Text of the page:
PAD opposes Atlanta-Fulton jail deal, calls for further investment in pre-arrest diversion
On this edition of “Closer Look,” executive director of the Policing Alternatives & Diversion Initiative Moki Macias discusses her organization’s opposition to the Atlanta City Council’s vote to lease the city’s detention center to the Fulton County Jail.
Monday’s city council meeting incited division among its members, with only Liliana Bakhtiari, Jason Dozier, Antonio Lewis and Keisha Sean Waites voting against the lease — a response to overcrowding in Fulton County jails. The detention center could house up to 700 county inmates, pending approval from the Fulton County Commission and an analysis of what current detainees are being held for, and for how long.
Macias says a considerable number of diversion-eligible charges against incarcerated people include marijuana possession, petty shoplifting, criminal trespass — which disproportionately affects the unhoused — and disorderly conduct, which is oftentimes attributed to a mental health crisis. PAD aims to continue to provide better resolutions for Atlanta residents requiring crisis intervention.
This year, PAD reported the successful diversion of 176 people through their response team. According to data provided to PAD by the city, under 10% of individuals who underwent diversion tactics were arrested again later.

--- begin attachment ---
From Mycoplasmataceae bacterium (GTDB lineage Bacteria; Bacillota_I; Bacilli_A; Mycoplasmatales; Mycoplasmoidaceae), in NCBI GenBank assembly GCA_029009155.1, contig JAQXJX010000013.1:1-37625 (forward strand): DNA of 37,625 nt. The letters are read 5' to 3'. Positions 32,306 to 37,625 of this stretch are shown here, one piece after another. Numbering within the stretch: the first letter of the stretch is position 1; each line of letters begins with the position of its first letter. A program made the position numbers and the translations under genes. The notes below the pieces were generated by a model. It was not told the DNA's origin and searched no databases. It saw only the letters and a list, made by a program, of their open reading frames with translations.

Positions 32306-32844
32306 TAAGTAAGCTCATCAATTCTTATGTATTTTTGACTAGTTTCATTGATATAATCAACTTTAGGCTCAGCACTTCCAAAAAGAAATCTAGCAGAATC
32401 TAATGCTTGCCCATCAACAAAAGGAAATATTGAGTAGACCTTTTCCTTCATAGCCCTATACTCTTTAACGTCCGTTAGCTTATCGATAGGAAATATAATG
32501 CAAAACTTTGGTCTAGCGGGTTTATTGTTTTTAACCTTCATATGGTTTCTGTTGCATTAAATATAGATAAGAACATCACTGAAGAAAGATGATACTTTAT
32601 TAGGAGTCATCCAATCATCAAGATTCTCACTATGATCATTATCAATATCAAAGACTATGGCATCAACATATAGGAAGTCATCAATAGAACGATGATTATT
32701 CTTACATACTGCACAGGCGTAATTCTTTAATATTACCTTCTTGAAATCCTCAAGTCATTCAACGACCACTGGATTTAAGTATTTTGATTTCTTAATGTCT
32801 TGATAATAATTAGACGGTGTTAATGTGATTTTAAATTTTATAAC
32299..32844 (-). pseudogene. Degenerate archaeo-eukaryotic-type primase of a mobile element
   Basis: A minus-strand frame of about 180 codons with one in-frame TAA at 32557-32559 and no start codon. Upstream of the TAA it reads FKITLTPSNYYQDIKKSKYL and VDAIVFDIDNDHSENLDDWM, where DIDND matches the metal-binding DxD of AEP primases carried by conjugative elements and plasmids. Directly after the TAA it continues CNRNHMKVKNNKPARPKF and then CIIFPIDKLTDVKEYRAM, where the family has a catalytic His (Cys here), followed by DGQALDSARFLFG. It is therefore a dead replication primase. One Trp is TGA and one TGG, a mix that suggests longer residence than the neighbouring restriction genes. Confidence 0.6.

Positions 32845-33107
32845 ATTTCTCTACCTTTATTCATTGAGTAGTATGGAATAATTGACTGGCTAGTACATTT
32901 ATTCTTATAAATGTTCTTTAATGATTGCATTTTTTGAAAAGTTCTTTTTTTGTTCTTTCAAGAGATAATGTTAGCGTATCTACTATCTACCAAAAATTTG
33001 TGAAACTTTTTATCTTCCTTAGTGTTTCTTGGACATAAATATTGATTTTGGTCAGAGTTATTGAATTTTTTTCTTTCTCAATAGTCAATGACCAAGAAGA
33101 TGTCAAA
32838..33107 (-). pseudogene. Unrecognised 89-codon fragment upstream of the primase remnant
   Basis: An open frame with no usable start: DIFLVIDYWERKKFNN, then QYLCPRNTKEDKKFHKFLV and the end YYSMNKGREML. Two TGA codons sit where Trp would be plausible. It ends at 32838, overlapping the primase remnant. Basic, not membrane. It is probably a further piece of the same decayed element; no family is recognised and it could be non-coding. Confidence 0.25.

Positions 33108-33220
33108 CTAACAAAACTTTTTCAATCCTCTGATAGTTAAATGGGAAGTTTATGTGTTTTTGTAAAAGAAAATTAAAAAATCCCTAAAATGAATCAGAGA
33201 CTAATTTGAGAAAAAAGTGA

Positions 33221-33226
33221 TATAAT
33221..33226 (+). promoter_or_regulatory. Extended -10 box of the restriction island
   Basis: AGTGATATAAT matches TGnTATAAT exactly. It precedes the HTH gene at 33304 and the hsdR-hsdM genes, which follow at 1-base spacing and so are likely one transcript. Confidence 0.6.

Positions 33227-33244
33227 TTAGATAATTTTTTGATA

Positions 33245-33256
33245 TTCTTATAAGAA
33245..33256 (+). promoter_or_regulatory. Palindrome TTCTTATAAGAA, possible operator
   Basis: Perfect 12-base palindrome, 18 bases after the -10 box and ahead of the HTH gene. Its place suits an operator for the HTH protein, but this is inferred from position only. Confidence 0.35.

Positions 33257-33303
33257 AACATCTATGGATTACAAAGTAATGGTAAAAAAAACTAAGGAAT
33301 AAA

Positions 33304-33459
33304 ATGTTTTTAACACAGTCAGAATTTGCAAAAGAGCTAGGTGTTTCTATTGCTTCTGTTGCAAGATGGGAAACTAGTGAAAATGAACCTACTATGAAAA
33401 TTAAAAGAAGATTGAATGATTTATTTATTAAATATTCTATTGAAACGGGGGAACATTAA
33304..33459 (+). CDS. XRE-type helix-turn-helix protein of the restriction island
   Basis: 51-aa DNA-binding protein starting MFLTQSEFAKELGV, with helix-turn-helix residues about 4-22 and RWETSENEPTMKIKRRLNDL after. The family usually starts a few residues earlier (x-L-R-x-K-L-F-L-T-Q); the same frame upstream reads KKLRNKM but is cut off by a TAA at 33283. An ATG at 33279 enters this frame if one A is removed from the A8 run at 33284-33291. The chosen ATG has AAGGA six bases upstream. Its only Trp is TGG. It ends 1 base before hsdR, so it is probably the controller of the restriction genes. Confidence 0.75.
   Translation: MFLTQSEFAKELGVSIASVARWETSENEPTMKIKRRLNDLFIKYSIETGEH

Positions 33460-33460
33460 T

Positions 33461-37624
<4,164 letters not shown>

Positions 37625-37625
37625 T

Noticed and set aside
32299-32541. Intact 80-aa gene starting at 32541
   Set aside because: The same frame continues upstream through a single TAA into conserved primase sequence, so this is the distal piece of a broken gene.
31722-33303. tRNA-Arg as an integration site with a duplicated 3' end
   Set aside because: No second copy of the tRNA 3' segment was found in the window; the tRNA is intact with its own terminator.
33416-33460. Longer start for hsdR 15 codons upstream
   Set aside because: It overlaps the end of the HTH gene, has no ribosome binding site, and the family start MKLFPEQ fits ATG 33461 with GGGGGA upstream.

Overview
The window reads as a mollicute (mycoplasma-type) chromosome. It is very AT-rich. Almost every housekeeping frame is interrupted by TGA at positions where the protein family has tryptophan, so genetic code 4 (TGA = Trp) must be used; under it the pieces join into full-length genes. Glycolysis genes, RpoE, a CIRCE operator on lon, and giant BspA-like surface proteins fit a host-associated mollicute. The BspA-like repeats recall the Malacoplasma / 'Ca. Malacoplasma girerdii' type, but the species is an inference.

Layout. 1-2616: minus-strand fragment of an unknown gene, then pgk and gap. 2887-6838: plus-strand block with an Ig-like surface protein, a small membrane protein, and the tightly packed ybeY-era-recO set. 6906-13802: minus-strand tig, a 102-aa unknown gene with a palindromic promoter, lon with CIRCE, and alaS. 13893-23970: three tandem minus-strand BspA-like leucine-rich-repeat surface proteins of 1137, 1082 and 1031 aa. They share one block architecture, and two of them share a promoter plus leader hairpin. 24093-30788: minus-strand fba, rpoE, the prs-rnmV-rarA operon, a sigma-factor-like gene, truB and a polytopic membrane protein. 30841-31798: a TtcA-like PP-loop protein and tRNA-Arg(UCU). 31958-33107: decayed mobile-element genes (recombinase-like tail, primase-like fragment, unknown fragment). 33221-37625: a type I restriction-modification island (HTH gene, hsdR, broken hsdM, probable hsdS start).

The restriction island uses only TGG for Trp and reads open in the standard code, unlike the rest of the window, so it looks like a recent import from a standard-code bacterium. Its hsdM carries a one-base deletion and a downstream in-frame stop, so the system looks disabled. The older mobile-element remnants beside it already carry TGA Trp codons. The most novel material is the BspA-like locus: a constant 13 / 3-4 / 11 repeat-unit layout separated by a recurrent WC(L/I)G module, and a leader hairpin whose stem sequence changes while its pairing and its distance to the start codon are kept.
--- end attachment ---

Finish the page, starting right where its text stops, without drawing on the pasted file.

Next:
PAD’s ongoing expansion — backed by Mayor Andre Dickens — includes plans for a Center for Diversion and Services. But Macias says PAD has an obligation to speak against the jail lease and to continue working with local leaders to pursue long-term, alternative solutions to incarceration.
“We exist because community members have been asking for years that the city change course from a culture of punishment and an assumption that jail is a place where people should be disappeared to if they are poor, or they are suffering in public. When it comes to the decisions that our city and our county make about how to address the fact that so many people who fit that bill are languishing in our jails — we are squarely in the middle of the conversation, whether we like it or not,” Macias said. “We are making changes [to] how our city responds to these really difficult challenges, and we are just begging those partners that we have been working with for years at the city and the county to stay the course.”